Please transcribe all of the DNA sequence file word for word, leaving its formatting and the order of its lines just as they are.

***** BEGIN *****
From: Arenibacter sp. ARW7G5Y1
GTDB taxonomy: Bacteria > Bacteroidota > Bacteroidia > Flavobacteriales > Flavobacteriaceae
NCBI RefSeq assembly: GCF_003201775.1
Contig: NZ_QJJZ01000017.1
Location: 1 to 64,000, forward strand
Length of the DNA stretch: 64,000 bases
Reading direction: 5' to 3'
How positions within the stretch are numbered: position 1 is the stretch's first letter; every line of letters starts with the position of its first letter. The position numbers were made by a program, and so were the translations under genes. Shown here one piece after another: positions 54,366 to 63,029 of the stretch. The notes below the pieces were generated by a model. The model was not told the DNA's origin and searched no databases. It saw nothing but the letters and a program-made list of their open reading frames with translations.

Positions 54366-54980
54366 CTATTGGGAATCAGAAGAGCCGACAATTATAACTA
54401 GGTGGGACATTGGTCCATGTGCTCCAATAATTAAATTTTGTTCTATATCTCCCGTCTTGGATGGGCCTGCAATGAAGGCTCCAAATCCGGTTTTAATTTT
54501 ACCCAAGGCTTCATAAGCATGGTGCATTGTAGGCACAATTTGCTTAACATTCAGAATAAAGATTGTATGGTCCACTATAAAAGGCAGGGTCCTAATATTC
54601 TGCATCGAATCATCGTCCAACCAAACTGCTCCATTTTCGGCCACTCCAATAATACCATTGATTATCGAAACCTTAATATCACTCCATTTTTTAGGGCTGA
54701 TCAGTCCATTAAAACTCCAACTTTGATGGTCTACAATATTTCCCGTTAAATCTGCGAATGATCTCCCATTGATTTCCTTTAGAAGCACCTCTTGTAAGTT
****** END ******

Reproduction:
From: Arenibacter sp. ARW7G5Y1
GTDB taxonomy: Bacteria > Bacteroidota > Bacteroidia > Flavobacteriales > Flavobacteriaceae
NCBI RefSeq assembly: GCF_003201775.1
Contig: NZ_QJJZ01000017.1
Location: 1 to 64,000, forward strand
Length of the DNA stretch: 64,000 bases
Reading direction: 5' to 3'
How positions within the stretch are numbered: position 1 is the stretch's first letter; every line of letters starts with the position of its first letter. The position numbers were made by a program, and so were the translations under genes. Shown here one piece after another: positions 54,366 to 63,029 of the stretch. The notes below the pieces were generated by a model. The model was not told the DNA's origin and searched no databases. It saw nothing but the letters and a program-made list of their open reading frames with translations.

Positions 54366-54980
54366 CTATTGGGAATCAGAAGAGCCGACAATTATAACTA
54401 GGTGGGACATTGGTCCATGTGCTCCAATAATTAAATTTTGTTCTATATCTCCCGTCTTGGATGGGCCTGCAATGAAGGCTCCAAATCCGGTTTTAATTTT
54501 ACCCAAGGCTTCATAAGCATGGTGCATTGTAGGCACAATTTGCTTAACATTCAGAATAAAGATTGTATGGTCCACTATAAAAGGCAGGGTCCTAATATTC
54601 TGCATCGAATCATCGTCCAACCAAACTGCTCCATTTTCGGCCACTCCAATAATACCATTGATTATCGAAACCTTAATATCACTCCATTTTTTAGGGCTGA
54701 TCAGTCCATTAAAACTCCAACTTTGATGGTCTACAATATTTCCCGTTAAATCTGCGAATGATCTCCCATTGATTTCCTTTAGAAGCACCTCTTGTAAGTT